|from "The Story of Electronics" by Annie Leonard and The Story of Stuff Project|
Annie first became the subject of park chatter when a couple of the dog parental unit-types were fired up over enviro-and-social justice issues. Penelope's (a cute chocolate lab) parental unit drives an electric car similar to Annie's, and since she happens to live in our 'hood, he explained, we might just notice her e-auto parked 'round the corner sometime.
Ever since, Jack (my big, black prince of a labra-dane) and I have walked the 'hood a plenty, hoping to sniff out an inkling of Annie's teeny eCar and charming craftsman (which appeared in an SF Chronicle article in 2009). I always thought I'd have lots to bark at Annie if I spotted her. No clue about what exactly, but I thought it would be good to find out.
Turns out, not that much. I was howling away to this new lab's parent about her friendly pup's uber-confidence & thinking she looked so familiar (the parental unit, not the pup) ...so familiar that I asked if she was a regular. Not yet. Or, was she a dog trainer? (she does bear an uncanny resemblance to a serious dog trainer that sometimes frequents). But no, not her.
We carried on talking puppy when it hit me: "you're Annie," I said in my polished nonchalant tone. She looked at me, mildly bewildered at the familiarity, and ever so slightly caught off-guard. "Yes, she paused. Do I know you," she continued. I explained that I meant to say "you're Annie Leonard" but I left off the Leonard. What I did not explain was that I had thought it better to act casual by purposely dropping her last name. EHHHHHHHHTT!!! goes the buzzer. Nevertheless, she warmed again, and appeared to be more flattered than annoyed, so I babbled on again, like a fan trying to act casual, again. I'm still not sure how that went over.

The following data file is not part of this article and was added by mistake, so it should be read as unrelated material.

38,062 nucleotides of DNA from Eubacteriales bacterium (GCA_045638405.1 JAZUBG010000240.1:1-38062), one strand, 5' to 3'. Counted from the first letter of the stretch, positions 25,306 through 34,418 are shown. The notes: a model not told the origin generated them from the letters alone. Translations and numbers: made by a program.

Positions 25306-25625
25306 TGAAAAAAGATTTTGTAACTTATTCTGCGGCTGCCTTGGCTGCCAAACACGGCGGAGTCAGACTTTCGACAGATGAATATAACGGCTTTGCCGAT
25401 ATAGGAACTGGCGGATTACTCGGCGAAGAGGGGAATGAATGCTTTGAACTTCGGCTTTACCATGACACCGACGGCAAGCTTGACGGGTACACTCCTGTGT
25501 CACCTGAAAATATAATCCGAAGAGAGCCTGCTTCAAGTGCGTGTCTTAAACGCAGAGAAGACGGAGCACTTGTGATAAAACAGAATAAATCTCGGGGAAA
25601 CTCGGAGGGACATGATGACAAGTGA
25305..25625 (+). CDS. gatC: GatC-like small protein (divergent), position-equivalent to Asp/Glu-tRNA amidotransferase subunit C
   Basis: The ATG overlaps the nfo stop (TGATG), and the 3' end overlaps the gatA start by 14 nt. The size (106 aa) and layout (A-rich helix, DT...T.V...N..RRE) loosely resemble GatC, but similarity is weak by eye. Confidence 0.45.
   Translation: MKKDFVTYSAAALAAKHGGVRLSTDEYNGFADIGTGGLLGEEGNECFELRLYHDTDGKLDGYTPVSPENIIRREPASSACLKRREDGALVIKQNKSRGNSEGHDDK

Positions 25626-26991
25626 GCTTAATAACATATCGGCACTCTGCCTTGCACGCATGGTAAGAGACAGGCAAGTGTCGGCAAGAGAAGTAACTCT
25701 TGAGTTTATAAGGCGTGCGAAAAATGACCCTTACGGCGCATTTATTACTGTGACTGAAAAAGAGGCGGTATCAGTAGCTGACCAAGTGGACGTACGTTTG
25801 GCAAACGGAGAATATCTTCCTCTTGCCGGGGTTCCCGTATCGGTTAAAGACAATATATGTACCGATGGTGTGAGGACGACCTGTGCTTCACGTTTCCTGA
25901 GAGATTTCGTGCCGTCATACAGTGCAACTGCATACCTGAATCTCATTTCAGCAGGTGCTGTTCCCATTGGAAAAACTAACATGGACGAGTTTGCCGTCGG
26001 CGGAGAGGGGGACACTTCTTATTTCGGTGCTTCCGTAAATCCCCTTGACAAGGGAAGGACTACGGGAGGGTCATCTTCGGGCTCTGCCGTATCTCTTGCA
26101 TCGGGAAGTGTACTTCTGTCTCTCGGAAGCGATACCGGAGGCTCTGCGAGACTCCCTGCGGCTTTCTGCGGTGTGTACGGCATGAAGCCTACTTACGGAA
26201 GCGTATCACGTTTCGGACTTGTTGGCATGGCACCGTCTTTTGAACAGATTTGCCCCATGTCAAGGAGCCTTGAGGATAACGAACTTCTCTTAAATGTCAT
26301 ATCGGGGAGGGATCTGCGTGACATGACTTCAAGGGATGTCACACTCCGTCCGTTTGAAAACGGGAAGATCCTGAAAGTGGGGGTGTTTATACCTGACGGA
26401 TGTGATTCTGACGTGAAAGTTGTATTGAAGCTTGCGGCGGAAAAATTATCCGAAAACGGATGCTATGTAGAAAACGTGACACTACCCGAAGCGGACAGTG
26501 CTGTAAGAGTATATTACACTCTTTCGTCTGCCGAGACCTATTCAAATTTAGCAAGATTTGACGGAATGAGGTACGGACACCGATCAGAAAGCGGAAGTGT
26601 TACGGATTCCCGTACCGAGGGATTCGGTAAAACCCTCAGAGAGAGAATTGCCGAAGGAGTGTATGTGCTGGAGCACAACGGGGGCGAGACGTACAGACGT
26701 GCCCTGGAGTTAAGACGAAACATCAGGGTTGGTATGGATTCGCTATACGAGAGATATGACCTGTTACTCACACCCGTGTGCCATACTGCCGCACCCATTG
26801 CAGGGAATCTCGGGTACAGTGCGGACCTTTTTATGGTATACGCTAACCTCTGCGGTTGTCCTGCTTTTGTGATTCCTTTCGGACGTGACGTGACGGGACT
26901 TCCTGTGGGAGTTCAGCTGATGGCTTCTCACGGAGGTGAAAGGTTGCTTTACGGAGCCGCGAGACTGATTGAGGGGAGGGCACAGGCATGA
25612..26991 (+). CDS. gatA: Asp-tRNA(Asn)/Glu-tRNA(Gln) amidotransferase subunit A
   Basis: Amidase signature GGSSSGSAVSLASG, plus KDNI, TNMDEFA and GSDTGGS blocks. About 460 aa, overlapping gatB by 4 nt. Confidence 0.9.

By the end of the encounter, though, I had some encouragement and some tips on vermi-composting, which I needed--because in fact, I've given up trying...my own composting. Of late, I simply scurry off with my little food scraps pale in the dark of night to a neighbor's green bin (for city composting) . Why don't we have our own green city bin?...because we're supposed to be making our own compost, of course. But the fruit flies won the first round. Maybe, I'll give them a run for their fruity money again in spring. Oh, and the neighbor's bin, that's V's. V knows I use her bin a bit, a bit of her bin that I've been in. But I still scurry in the night. With the recent shame of failure and all, it just feels right.
The other gift I came away with was the desire to revisit Annie's website. And I'm so glad I did. The SoS project has been producing new stories regularly. I watched the Story of Electronics, then visited the learn more page. What useful information! Seriously, I've been saving up my eRecycling in an old trunk. But now I know more about what to do with it, and what will happen to it once I pass the eWaste on. Where we donate it matters. I didn't know that. Here are some other great, related links: e-Stewards, Dell Re-Connect, and last but not least, Make it Fair.
You're probably ahead of me here. People often are. But, I'll go ahead and ask anyway. What's your eWaste plan? Do you have one in place?